Located near to the Ħaġar Qim Temples, these temples are of a similar date although are made from a different type of stone. The site was first investigated at the same time and there are many other commonalities between them.
I had my ticket ready to enter the temples, although the man in the shed checking tickets smiled and waved me through without checking. He seemed to be checking the tickets of other people, so I must have just looked very trusting. Anyway, I had a ticket, so all was well and I could remain guilt free.
They selected a nice spot for their temple, extensive sea views. As may be evident from the photo, it was about to pour with rain during my visit, so the shelter was appreciated.
Interestingly, and shockingly, much of this site is repaired after a serious vandalism attack in April 2001 when 60 of the stones were toppled over. Some clever restoration took place to correct the damage, which must have been heart-breaking for the museum authorities. The police apparently knew which three people did it, but had insufficient evidence to prosecute.
One of the apses in the temple.
Looking out towards the edge of the site. Unfortunately I’m not enough of a temple expert to really understand this site, but there was an upper and lower section, with the upper section having been constructed first. It’s not known why the temples were built, but it’s thought to have had a religious or fertility related significance.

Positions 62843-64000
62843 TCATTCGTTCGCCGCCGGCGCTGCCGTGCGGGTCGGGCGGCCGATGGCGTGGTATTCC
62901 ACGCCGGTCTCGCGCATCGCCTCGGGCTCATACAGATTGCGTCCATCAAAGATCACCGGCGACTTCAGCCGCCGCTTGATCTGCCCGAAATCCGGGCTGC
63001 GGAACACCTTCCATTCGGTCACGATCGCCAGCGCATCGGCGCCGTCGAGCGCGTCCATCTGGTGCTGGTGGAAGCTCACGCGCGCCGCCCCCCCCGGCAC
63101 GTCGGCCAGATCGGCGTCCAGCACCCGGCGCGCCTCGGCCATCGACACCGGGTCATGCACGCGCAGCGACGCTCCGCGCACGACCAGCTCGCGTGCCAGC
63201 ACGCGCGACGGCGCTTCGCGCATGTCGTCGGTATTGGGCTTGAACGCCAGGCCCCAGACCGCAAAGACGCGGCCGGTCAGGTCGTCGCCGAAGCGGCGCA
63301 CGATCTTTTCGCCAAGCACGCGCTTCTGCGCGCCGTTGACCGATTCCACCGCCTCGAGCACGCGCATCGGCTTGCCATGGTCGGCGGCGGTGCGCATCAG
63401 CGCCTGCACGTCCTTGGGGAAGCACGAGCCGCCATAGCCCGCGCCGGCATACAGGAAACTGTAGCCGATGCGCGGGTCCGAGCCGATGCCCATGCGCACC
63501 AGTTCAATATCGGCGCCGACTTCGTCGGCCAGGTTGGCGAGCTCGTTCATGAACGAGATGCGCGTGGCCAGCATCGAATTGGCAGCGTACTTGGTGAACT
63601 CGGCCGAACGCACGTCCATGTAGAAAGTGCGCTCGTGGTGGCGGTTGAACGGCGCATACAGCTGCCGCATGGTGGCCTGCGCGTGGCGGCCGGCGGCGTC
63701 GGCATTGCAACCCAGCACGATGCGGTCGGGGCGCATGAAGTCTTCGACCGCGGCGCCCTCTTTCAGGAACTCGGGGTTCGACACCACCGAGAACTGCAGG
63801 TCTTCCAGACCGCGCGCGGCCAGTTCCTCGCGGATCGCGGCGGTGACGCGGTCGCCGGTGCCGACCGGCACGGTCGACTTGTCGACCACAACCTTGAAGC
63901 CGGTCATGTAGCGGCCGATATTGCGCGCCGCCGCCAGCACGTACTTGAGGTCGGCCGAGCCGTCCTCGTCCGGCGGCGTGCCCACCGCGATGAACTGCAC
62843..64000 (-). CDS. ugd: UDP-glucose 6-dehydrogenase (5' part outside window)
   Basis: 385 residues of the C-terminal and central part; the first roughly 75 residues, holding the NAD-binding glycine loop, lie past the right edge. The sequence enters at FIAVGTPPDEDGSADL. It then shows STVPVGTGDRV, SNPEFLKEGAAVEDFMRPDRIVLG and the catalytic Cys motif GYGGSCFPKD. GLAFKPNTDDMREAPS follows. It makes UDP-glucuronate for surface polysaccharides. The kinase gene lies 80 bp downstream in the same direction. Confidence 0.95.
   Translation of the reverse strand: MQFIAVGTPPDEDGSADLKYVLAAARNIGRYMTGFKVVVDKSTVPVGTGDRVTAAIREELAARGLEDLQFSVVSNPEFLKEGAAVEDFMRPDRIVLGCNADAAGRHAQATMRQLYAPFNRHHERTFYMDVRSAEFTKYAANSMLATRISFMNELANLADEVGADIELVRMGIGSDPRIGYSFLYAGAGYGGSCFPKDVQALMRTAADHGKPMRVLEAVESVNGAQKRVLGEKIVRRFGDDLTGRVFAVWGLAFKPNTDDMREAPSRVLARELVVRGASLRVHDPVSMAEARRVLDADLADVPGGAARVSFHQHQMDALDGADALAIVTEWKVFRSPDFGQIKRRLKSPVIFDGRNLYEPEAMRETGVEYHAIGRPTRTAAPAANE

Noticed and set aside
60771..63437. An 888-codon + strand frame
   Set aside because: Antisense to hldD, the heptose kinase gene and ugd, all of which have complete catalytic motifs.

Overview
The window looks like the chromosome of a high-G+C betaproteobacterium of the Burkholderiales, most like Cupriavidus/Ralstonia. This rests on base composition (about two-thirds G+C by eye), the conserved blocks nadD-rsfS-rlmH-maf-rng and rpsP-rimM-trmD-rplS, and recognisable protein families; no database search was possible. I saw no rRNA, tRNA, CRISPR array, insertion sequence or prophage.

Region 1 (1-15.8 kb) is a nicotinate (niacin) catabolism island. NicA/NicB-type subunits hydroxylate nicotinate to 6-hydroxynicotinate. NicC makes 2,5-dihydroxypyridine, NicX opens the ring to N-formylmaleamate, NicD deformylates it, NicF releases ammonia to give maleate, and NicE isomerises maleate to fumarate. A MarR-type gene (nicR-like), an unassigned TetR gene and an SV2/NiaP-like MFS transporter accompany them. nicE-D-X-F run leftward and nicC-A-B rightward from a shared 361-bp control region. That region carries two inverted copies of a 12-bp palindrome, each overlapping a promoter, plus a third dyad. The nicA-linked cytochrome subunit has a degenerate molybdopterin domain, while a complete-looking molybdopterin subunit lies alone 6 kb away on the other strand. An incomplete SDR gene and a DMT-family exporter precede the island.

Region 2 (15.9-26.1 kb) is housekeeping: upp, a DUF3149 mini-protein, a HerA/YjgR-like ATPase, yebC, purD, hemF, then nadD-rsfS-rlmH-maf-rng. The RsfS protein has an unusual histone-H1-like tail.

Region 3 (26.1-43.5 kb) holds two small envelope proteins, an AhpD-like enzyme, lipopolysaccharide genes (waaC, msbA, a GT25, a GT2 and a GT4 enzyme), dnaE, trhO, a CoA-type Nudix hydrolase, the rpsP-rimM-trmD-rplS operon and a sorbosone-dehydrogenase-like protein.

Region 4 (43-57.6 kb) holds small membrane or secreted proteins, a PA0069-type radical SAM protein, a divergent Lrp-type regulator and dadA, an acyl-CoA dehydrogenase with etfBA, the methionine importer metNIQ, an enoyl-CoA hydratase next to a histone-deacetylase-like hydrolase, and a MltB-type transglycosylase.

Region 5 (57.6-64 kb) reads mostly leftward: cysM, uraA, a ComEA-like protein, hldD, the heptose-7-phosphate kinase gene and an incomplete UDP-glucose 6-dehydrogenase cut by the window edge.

Some of the more eroded stones. As with other temples, they have a relevance to the solstices, when light would have shone through. Whether this was for religious or more practical farming reasons isn’t known, but what a clever piece of engineering to be able to make that work. The protective shelter over the top of the site was only added in 2009, perhaps a little too late to prevent the damage from the elements.
These temples are part of a heritage walk along the coast, which I walked some of, but the rain was too hard to complete it. I might have persisted but it started thundering and lightning, and I didn’t want to be standing on a high cliff edge with that going on….